Get answers to your nutrition and healthy eating questions. Visit www.eatrightontario.ca or call us toll-free at 1-877-510-510-2.
Get answers to your nutrition & healthy eating questions.
Call us toll-free† at 1-877-510-510-2 to speak directly with a Registered Dietitian.
Many staple foods in the South Indian diet are good for your health. From fresh guava to lentils to vegetarian cuisine, there are lots of nutrient-rich choices. However, deep fried items, high-fat foods and refined flour are also common and should be limited.
If you have diabetes, you can work with your healthcare team to develop a plan that is right for you. It will likely include exercise, a meal plan, blood sugar monitoring and perhaps medication. This article will focus on the dietary changes that you can make.
Diabetes information in other languages! Call EatRight Ontario at 1-877-510-510-2 to get practical tips and information on managing diabetes in: Gujrati, Pakistani, Punjabi and Urdu. This information will tell you which of your favourite traditional foods fit into a healthy diet and which should be limited to help you manage diabetes.
Diabetes is a disease where the pancreas does not make enough insulin or the body does not use insulin properly. Insulin is a hormone made by the pancreas.
When the body is working well, insulin helps carry sugar (glucose) from your blood to your cells where it is used for energy. If you have diabetes, your body's cells do not receive enough glucose, so it stays in your blood. High blood glucose (or high blood sugar) can lead to heart, kidney, vision and blood vessel problems.
Some ethnic groups in Canada have a higher risk of getting diabetes, including people of South Asian descent. There are certain genes that affect insulin function. Having these genes increases your risk of diabetes. These genes are commonly found in high risk populations such as people with South Asian heritage.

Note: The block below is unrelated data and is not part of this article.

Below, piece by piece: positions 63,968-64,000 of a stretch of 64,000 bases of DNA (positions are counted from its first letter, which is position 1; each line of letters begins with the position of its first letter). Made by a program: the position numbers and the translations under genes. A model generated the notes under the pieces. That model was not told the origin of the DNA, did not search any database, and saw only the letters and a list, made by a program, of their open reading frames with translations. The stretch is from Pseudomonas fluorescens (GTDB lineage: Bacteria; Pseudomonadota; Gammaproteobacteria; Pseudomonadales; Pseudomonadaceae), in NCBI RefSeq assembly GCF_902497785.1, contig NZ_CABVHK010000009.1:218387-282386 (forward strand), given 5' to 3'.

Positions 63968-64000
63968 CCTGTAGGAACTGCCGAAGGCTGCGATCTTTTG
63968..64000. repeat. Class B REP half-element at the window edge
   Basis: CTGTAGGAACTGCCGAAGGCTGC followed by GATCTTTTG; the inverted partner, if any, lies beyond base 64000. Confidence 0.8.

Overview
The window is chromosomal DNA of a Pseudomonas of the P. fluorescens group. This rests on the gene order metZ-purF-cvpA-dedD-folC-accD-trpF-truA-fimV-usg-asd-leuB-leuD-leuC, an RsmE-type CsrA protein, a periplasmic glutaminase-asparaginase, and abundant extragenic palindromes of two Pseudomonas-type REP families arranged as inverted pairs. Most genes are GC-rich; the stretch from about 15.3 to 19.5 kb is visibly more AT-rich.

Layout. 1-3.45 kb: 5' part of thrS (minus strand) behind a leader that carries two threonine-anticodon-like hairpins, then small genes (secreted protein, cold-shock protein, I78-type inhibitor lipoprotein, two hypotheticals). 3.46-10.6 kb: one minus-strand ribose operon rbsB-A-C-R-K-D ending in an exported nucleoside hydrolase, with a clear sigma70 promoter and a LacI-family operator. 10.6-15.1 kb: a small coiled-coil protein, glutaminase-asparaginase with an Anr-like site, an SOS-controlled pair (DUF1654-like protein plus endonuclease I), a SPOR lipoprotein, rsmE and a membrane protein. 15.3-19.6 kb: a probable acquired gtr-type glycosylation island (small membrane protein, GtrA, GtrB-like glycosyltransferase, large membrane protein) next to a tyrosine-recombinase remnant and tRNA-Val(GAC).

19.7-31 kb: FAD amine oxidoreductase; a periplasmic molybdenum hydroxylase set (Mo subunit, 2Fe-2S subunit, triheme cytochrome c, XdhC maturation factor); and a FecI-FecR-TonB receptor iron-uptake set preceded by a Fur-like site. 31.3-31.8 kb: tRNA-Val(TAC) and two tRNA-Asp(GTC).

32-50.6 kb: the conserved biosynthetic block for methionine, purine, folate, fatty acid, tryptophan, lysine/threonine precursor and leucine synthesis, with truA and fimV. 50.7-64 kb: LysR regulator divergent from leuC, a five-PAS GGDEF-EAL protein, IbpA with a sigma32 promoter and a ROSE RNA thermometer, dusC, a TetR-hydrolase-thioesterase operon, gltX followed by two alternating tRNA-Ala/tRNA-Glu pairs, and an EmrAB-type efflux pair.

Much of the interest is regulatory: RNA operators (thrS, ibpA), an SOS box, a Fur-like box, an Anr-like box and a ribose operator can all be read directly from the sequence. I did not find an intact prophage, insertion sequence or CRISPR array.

If you have diabetes, it is important to eat every 4 to 6 hours to keep your blood sugar levels stable. Try to have three daily meals at regular times and have healthy snacks when you are hungry. A balanced meal has foods from at least 3 of the 4 food groups:
You can work with a Registered Dietitian to make a personal meal plan. An example of a healthy meal plan may look like this:
In addition to the four food groups, it is also important to include healthy fats in your diet. People with diabetes are at higher risk for heart disease so choosing better fats is important. Healthy fats are found in:
Try to limit saturated fats such as ghee, butter, cream, lard, shortening or coconut oil. You can also lower saturated fat by choosing lean meat, skinless poultry and low-fat milk products. Choose lower fat cooking methods such as baking, broiling, barbequing or roasting.
Carbohydrate is a word for foods that have starch, sugar and fibre. The type and amount of carbohydrate you eat and when you eat it is important. Having too much carbohydrate in a meal can cause your blood sugar to go too high. Your personal meal plan will have the right levels of carbohydrate for you.
If you have diabetes, choose more high-fibre foods. A type of fibre called soluble fibre may help control blood sugar levels. Try these high-fibre foods:
These foods are mostly fat and sugar. They can make your blood sugar levels go too high. Talk to your dietitian about the type and amount of sweet foods that can fit into your meal plan.
By making small changes to traditional recipes, you can still enjoy your favourite foods. To help manage your blood sugar levels, follow Canada’s Food Guide and your personal meal plan. Choose more high fibre foods and the right types of fat.
If you have questions about diabetes, call an EatRight Ontario Registered Dietitian for FREE at 1-877-510-510-2.
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Dietitians of Canada acknowledges the financial support of EatRight Ontario by the Ontario government. The views expressed do not necessarily reflect those of the Province.